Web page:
Jess was small and whimsical. Her face and mouth were wider than Emily's, her cheeks rounder, her eyes greener and more generous. She had more of the sun and sea in her, more freckles, more gold in her brown hair. She would smile at anyone, and laugh and joke and sing. She wore jeans and sweaters from Mars Mercantile. And her hair - who knew when she'd cut it last - she just pushed the long curls off her face.
WERTHEIMER: Now, the book starts in the fall of 1999 and it ends in May of 2002. You picked this time period, I assume, so that you could discuss some issues like wealth and the economy and the market, all in the guise of the sisters and their story.
Ms. GOODMAN: Absolutely. It was such a fraught time and so much happened, so I was essentially writing a historical novel about the very recent past. And I was interested in the way these events, especially the booming economy and the bursting of that bubble would affect individual people. It's a period that is well-documented by economists and sociologists and historians. But as a novelist, I thought, what I can contribute is to write about this from the inside.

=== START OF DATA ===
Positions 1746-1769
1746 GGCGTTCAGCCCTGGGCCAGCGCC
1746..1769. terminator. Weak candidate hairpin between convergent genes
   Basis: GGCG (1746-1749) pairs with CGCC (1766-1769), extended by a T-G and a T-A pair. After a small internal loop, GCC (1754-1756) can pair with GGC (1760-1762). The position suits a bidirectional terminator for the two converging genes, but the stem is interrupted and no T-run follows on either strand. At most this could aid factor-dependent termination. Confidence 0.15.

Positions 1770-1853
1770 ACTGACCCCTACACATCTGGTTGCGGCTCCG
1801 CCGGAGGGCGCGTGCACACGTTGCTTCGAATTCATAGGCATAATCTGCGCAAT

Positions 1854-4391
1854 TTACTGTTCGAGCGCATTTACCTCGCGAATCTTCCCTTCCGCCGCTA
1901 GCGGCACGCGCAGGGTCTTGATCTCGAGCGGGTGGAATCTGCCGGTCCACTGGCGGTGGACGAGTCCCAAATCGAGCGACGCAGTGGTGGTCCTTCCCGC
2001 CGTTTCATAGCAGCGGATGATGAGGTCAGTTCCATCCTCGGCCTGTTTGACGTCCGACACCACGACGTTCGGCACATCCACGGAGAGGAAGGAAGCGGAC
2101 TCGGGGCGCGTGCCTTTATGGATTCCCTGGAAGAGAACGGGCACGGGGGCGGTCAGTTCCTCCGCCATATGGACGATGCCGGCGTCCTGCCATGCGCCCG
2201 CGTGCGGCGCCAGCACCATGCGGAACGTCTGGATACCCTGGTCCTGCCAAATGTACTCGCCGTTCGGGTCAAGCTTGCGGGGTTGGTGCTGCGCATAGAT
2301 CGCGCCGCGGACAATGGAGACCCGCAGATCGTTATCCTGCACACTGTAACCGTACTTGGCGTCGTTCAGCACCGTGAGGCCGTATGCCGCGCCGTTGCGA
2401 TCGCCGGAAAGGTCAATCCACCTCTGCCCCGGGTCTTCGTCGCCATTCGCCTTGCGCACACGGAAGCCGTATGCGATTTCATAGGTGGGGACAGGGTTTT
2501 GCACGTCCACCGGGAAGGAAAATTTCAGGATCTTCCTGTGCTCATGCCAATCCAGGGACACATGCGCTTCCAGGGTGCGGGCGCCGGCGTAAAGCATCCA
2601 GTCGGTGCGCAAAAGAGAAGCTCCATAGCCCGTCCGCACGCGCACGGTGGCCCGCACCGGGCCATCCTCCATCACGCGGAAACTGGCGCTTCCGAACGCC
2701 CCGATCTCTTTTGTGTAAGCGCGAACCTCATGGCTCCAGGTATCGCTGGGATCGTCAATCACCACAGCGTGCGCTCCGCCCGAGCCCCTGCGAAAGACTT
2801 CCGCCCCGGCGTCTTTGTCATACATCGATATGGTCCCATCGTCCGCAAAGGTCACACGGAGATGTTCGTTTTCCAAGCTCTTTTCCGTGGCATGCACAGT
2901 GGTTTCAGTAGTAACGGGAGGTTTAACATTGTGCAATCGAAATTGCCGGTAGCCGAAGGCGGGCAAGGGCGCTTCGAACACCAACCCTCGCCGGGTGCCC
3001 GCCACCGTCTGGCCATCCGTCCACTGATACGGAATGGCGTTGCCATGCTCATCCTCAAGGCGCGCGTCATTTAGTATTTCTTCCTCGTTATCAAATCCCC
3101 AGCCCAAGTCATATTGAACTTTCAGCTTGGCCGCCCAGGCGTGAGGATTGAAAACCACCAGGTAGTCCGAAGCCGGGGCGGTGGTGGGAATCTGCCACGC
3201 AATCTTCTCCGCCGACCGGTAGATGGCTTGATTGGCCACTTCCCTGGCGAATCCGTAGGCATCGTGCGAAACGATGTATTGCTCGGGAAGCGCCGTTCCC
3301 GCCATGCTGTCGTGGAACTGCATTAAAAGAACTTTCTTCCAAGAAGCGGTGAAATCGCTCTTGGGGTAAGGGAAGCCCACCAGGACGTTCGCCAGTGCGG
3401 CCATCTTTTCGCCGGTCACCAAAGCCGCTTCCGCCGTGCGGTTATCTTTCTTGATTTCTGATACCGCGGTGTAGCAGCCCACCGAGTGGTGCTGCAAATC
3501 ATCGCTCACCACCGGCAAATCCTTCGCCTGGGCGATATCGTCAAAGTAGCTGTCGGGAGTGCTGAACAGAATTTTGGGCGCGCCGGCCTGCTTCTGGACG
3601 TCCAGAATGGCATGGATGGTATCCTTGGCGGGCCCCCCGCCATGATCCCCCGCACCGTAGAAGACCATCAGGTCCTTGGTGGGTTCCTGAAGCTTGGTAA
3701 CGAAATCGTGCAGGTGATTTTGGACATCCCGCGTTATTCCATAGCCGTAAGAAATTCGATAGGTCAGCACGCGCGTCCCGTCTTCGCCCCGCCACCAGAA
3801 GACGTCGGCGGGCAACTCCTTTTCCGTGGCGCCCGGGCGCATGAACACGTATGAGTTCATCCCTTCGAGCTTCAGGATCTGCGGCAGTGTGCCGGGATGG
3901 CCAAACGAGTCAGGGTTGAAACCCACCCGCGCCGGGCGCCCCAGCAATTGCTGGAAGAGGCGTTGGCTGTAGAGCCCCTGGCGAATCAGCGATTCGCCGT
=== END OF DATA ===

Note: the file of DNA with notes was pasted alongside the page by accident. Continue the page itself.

WERTHEIMER: What about the title of the book, "The Cookbook Collector?"
Ms. GOODMAN: Yes, you know, it's interesting. One of the characters in my book is not a person but a collection of very rare antique cookbooks, about 800 of them which are discovered by George - Jess's boss, the antiquarian bookseller -in a kitchen in a bungalow in Berkeley. And they were owned by a professor at Berkeley, years ago, and he collected them and obsessed over them. And George lusts after these books and eventually manages to acquire them with Jess's help.
So it's a book about hunger for objects, for money, for fame, for new technology, for knowledge, and also about that hunger for things that are tangible; for connections with other people, for love. And the cookbook collector, to me, is a symbol of that, a person who's hungry, who's driven.
WERTHEIMER: Give us more of a sense of the kind of exploring of goodness and the lack of goodness that you do in the book - some of the characters in the book, who are so, so interested in making money.